Subscribe by Email
Like us on Facebook!
Latest on Facebook
- Teaching at a Women’s Prison
- Will Supreme Court Decision be Death Knell for Juvenile Life without Parole?
- Time to End our Modern-Day Debtors’ Prisons
- Prosecuting Children who are Delinquent by Reason of Poverty
- Juvenile Law Center Seeks Staff Attorney
- Recommended Juvenile Justice Reading around the Web
- Why are Armed Police Officers Still in Our Schools?
- Youth Justice Leadership Institute: Now Accepting Applications
- When a Clock is Only a Clock: Dismantling the School-to-Prison Pipeline
- Book Review: Letters to a Lifer — the Boy “Never to be Released”
Category Archives: Legal Scholarship
On November 24, 2004, a thirteen-year-old boy named Taylor M. and several other boys in Ventura County, California, threw rocks at construction equipment owned by to J&S Excavating [J&S]. After another boy threw a firecracker into a bulldozer, Taylor shut its door, … Continue reading
Ismael Nazario was raised in Brooklyn, N.Y., by his mom, a single parent who always emphasized the importance of education and doing well in school. When Ismael was 13, his mother was diagnosed with breast cancer. As she underwent chemotherapy … Continue reading
Professor Mae Quinn of Washington University in Saint Louis School of Law, who is an expert on criminal and juvenile justice system issues, has a new article that has just been posted to SSRN . I look forward to reading it. … Continue reading
When I first moved to North Carolina nine years ago, I remember being shocked when I learned that juvenile court jurisdiction ended at age 16 for all purposes and with no exceptions. This means that if your 16-year-old son or … Continue reading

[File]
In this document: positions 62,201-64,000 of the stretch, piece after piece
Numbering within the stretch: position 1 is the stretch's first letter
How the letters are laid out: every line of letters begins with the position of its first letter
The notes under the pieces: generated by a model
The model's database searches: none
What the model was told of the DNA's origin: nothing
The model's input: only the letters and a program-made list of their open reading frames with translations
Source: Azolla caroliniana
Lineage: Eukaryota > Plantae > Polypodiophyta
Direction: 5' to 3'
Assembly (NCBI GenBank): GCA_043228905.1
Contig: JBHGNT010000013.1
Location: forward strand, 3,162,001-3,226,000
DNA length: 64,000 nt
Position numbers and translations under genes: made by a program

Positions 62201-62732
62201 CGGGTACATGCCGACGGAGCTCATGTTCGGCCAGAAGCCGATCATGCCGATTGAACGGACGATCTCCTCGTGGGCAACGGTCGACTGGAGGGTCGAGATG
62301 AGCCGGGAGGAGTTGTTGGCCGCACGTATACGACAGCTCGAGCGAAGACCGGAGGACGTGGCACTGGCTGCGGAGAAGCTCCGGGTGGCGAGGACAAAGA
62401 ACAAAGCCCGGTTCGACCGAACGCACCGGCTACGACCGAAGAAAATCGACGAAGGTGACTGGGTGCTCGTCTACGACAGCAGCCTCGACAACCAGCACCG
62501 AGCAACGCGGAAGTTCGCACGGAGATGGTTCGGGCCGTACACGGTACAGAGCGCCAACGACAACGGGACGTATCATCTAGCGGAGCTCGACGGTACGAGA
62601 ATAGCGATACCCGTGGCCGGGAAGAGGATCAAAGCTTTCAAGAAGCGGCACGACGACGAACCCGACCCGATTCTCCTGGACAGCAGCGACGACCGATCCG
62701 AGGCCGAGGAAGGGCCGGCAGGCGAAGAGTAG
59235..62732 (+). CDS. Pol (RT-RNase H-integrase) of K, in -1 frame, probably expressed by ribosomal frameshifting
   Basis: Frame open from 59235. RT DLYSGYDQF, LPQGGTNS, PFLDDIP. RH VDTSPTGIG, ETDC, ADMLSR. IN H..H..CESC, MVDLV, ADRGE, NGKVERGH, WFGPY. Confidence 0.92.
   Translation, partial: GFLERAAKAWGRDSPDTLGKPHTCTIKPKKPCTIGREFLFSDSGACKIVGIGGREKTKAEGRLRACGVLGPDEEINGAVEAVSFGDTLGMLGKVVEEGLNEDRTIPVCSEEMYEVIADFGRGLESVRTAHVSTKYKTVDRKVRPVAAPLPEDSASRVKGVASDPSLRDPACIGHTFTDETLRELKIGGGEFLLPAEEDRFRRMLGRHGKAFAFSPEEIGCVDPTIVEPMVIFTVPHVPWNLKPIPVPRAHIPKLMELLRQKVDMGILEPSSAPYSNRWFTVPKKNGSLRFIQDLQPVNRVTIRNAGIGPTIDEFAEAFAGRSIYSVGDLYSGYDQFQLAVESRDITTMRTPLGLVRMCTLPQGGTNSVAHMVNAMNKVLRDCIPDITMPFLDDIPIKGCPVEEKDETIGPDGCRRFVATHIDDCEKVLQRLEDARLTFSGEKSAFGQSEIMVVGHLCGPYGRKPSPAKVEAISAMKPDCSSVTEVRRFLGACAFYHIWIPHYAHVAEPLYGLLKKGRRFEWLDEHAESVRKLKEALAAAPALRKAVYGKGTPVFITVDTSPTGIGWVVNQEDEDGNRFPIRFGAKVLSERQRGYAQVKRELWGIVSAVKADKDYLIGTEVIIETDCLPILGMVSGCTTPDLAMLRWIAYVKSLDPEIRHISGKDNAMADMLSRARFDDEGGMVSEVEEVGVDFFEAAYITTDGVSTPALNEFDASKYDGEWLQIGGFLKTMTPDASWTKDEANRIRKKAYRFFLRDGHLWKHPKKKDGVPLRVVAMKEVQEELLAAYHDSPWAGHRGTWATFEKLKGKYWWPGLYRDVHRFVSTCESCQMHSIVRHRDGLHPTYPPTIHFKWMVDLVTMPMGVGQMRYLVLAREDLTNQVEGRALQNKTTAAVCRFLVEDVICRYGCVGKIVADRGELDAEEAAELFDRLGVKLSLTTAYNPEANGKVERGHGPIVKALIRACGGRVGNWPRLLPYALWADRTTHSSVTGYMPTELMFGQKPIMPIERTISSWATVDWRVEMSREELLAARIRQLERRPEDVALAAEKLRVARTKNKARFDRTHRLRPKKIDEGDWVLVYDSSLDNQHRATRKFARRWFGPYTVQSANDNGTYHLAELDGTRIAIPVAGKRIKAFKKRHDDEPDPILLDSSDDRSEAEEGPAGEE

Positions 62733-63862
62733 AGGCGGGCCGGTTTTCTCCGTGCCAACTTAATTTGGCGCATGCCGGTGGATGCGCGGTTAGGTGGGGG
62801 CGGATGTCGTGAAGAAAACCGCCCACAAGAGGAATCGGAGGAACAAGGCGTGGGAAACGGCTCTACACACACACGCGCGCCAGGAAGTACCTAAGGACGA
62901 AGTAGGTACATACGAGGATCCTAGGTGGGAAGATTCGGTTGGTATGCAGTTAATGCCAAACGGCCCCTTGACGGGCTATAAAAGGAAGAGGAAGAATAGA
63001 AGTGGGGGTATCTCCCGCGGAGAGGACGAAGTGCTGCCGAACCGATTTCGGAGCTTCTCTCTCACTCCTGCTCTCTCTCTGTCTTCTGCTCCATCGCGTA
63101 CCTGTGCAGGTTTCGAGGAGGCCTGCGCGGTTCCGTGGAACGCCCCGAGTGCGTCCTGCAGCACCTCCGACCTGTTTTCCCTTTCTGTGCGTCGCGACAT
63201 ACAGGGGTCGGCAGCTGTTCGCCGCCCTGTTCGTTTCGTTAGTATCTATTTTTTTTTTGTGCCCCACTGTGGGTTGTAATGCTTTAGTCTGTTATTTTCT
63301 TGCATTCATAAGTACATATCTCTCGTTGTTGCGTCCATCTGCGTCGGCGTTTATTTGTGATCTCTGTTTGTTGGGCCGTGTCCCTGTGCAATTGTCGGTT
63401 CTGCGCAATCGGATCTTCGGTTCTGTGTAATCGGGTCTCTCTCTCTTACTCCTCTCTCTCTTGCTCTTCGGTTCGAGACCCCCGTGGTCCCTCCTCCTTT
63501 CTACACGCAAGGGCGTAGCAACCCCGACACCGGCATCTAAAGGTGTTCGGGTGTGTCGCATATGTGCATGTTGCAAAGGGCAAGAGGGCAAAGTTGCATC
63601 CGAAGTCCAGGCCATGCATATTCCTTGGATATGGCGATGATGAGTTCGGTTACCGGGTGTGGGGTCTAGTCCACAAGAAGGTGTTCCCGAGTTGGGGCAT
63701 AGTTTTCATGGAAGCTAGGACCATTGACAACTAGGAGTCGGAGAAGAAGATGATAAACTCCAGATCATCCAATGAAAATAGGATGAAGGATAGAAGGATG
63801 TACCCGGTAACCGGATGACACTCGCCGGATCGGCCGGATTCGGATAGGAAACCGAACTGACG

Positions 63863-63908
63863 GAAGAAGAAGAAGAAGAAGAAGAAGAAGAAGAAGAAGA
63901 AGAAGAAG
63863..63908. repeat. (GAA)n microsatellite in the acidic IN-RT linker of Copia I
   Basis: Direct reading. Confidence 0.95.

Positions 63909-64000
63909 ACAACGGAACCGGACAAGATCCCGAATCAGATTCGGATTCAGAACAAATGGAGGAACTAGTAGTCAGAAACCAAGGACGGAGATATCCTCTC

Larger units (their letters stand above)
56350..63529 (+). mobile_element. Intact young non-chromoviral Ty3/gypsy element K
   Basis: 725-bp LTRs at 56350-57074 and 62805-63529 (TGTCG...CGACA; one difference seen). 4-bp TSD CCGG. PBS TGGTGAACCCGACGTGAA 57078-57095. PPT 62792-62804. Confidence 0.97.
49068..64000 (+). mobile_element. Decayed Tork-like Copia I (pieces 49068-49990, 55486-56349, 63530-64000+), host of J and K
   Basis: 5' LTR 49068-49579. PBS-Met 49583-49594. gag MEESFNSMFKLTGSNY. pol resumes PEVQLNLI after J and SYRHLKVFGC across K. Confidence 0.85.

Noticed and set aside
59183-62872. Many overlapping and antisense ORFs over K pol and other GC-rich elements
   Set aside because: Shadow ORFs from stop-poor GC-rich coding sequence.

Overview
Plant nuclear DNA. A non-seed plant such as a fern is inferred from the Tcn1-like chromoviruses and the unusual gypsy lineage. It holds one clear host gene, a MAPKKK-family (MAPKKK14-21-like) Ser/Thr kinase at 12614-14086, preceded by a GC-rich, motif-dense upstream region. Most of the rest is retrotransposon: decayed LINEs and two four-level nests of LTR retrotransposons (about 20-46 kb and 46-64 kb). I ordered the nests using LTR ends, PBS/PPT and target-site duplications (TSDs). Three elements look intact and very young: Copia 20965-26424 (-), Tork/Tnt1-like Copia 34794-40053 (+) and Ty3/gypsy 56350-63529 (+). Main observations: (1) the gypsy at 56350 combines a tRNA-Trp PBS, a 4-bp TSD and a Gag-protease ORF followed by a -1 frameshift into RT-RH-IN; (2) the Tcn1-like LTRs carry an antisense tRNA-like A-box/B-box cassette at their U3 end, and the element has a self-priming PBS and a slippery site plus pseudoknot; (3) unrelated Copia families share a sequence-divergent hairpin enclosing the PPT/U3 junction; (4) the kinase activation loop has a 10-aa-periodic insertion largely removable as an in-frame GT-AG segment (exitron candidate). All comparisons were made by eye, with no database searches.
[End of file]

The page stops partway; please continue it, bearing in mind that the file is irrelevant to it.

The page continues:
Dan Markel (Florida State University Law School) has been asking me for years to guest blog on the always-interesting law professor blog, PrawfsBlawg. Knowing that I’ll never have the time until I make the time, I finally agreed to join in … Continue reading
It’s always struck me as ironic that the criminal defense of adults is considered to be more “advanced” and “complicated” than the defense of young people in juvenile court. Having practiced in both realms, I have personally found representing children … Continue reading
During my ten years practicing in juvenile delinquency court, I’ve been struck by the overwhelming number of cases in which youth readily confess to police — often school resource officers. Sophisticated interrogation techniques are usually not required. The officer need … Continue reading
The title of this post is the title of a notable new law review essay by Professor Elizabeth Scott of Columbia Law School, which is forthcoming in the Ohio State Journal of Criminal Law. The article is posted and available via … Continue reading
The title of this post is the title of an upcoming conference at Southwestern Law School in Los Angeles on Friday, February 22, 2013. The sponsor of the conference, the Southwestern Journal of International Law, describes the symposium in this … Continue reading